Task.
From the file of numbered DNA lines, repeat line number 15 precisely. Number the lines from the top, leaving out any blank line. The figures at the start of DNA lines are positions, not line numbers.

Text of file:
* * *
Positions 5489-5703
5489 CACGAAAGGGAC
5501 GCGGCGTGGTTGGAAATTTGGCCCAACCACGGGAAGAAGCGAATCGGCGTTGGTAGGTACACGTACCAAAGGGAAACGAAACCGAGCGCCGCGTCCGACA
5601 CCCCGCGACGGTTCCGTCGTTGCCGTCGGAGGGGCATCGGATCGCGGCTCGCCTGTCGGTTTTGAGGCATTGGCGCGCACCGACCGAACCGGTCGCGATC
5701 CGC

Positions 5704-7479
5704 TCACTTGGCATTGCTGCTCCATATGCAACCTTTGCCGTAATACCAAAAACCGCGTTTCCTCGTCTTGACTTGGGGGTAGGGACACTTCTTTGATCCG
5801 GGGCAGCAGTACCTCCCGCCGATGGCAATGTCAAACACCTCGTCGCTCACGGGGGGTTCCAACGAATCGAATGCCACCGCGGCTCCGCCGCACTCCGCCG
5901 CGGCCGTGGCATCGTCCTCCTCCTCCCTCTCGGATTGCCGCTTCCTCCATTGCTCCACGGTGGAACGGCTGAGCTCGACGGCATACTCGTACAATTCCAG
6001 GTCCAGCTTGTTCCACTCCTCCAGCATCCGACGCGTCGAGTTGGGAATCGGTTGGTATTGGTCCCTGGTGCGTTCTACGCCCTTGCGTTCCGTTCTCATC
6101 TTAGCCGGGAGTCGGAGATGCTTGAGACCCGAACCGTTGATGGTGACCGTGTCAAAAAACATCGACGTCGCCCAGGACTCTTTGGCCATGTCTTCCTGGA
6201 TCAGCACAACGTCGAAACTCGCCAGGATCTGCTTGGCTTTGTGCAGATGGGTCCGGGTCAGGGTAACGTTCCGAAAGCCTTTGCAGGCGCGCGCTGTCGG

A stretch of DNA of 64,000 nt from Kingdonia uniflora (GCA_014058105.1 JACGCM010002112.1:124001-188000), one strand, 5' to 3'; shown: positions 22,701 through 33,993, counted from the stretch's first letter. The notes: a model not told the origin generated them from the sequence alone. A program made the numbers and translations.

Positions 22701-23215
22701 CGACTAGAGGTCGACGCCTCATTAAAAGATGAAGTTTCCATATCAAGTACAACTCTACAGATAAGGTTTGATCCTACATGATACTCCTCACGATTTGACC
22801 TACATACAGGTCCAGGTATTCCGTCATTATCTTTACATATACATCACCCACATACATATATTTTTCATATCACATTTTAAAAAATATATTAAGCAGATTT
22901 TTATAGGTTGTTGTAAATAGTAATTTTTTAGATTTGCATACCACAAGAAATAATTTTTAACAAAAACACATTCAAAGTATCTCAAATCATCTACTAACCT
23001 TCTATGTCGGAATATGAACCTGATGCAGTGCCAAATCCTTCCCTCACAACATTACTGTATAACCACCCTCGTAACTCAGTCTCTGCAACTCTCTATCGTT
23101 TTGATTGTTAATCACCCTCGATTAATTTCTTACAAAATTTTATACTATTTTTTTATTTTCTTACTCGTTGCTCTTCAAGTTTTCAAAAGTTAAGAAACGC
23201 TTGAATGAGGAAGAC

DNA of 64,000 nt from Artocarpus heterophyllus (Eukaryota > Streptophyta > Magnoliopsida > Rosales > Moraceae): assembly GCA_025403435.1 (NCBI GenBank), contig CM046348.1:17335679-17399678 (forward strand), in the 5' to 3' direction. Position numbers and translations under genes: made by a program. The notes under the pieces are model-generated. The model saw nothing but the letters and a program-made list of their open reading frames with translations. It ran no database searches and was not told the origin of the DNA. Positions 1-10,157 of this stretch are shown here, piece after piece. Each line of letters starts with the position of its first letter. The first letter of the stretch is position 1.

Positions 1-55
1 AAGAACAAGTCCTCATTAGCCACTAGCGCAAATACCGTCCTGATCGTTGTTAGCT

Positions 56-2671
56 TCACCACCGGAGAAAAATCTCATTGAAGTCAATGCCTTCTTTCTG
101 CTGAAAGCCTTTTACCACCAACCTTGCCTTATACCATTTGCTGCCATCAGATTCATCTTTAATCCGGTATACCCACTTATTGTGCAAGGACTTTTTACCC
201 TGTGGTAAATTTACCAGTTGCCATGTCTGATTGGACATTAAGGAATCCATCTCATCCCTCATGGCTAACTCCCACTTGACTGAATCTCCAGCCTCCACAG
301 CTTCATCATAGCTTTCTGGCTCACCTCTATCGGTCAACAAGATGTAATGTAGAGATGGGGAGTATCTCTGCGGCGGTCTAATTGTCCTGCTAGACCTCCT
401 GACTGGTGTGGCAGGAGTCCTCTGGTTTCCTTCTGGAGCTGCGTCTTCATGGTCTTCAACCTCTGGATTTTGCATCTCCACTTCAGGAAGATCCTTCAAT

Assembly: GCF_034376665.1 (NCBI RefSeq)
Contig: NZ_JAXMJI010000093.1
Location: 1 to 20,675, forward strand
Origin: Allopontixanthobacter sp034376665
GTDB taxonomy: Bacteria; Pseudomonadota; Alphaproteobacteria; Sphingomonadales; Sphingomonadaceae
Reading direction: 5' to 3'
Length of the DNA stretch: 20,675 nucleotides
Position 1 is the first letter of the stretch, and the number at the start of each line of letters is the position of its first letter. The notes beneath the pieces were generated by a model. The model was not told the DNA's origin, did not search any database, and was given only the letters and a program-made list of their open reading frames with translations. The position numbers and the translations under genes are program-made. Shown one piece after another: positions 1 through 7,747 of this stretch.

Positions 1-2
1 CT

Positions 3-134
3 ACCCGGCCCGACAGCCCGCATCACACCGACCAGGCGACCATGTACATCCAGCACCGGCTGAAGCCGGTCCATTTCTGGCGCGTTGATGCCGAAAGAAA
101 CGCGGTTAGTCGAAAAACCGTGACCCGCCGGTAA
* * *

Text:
22701 CGACTAGAGGTCGACGCCTCATTAAAAGATGAAGTTTCCATATCAAGTACAACTCTACAGATAAGGTTTGATCCTACATGATACTCCTCACGATTTGACC